Earlier this season, U.S. Figure Skating changed its senior world team selection rules to deny a guaranteed place for the reigning national champion.
The change was made, according to a USFS document approved in December, “to select the athletes who will have the best chance for success at the ISU World Figure Skating Championships to win the maximum number of medals and future berths for the World and Olympic Team the following season.”
It was made just in case the winner at nationals was a fluke (or, more politely, a surprise), someone whose past international record gave no strong indication of success at the World Championships.
Someone like Karen Chen.
Her performances in both programs at last month’s U.S. Championships in Kansas City were undeniably brilliant – by far the best of her career.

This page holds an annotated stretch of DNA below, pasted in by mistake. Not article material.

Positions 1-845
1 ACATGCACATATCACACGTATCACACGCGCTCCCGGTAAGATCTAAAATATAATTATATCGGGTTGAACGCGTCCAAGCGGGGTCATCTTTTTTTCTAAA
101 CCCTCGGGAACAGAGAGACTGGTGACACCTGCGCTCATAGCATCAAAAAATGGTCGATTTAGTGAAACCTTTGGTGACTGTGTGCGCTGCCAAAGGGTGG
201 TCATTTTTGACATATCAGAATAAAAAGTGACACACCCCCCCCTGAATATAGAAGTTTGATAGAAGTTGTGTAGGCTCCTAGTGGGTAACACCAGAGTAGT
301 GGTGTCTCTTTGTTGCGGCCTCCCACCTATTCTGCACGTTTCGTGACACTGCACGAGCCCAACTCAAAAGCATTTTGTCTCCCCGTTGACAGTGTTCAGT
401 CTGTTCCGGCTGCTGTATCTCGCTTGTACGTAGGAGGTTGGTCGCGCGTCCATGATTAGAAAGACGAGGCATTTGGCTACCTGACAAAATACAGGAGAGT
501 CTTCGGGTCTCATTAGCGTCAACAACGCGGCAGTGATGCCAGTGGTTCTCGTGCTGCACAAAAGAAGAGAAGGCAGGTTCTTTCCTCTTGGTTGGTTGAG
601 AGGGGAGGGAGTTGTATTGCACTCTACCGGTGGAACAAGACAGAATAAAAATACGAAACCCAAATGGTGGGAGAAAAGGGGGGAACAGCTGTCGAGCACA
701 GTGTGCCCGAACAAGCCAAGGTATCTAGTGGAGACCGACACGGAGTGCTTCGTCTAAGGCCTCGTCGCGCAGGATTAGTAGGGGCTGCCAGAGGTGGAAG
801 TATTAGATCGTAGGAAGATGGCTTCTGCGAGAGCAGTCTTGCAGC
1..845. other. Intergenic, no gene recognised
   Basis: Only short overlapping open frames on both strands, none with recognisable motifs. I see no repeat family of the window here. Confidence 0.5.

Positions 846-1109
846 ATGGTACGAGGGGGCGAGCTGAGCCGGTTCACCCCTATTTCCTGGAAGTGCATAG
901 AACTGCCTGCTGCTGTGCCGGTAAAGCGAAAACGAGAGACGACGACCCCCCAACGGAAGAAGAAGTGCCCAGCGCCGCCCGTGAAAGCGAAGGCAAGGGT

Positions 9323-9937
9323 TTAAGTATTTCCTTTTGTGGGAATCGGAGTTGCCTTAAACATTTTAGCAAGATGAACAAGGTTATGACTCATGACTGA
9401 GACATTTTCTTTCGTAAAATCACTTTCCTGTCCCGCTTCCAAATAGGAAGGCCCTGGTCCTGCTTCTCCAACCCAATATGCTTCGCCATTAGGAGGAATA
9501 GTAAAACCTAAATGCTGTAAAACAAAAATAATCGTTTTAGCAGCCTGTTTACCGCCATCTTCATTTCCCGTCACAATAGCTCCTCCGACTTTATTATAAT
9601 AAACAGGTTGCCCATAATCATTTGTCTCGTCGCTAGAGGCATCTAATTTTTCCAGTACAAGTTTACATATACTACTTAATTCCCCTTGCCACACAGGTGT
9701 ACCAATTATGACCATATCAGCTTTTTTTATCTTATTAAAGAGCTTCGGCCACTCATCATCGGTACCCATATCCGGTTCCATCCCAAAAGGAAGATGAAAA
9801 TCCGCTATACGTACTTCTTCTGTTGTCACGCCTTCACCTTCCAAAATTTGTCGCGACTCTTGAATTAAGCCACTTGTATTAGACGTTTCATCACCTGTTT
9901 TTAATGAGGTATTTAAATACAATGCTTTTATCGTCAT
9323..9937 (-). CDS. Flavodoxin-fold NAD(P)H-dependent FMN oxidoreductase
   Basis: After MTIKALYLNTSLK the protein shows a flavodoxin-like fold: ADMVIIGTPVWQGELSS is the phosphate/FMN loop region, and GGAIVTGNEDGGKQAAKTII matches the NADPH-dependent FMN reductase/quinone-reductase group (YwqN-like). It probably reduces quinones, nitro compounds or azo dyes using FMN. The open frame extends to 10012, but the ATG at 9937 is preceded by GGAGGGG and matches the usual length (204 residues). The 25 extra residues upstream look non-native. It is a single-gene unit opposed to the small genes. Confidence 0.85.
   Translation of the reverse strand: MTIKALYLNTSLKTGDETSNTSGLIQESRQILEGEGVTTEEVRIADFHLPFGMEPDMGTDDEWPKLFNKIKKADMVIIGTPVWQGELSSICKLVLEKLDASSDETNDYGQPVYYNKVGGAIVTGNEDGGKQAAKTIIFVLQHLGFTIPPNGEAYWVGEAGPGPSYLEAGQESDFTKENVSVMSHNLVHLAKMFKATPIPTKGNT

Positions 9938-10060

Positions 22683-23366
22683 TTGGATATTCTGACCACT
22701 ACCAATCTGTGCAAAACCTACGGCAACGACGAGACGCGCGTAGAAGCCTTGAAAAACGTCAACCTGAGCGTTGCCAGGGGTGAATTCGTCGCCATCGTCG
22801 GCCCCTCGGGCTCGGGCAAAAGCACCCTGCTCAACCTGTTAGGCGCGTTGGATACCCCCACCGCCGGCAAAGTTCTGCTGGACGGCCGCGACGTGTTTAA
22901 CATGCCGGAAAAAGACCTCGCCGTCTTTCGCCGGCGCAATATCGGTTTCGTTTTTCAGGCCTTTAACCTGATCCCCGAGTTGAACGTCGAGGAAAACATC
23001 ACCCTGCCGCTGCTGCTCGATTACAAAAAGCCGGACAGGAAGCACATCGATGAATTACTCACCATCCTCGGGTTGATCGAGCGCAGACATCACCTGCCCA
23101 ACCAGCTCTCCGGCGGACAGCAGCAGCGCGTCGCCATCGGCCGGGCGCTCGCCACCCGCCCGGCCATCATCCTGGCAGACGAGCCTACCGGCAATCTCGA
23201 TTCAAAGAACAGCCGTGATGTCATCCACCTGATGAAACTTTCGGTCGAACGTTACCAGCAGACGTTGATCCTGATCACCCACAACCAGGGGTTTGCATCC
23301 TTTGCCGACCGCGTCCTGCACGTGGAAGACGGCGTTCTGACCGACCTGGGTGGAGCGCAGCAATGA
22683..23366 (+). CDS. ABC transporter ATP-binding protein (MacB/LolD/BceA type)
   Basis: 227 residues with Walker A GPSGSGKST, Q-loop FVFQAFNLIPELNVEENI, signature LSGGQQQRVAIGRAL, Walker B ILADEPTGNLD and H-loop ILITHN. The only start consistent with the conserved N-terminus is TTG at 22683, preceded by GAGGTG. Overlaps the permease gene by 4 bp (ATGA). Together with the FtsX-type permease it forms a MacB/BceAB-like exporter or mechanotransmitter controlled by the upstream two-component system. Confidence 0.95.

Her performances in this week’s Four Continents Championships on the 2018 Olympic rink in Gangneung, South Korea, were undeniably dismal: 12th in the short program, with a fall and a watered-down combination; 10th in Saturday’s free skate, when she omitted the planned opening combination, did an invalid element and had four sloppy jumping passes (out of seven).
Overall, with a 12th place that matched her finish at last year’s Four Continents, Chen looked like the skater who had been consistently mediocre this season and last – with the exception of the 2017 nationals.
That should get USFS officials thinking of a future change in its world team selection rules so the results of Four Continents can be taken into consideration. After all, it will be more than two months from the end of nationals to the start of worlds.Read More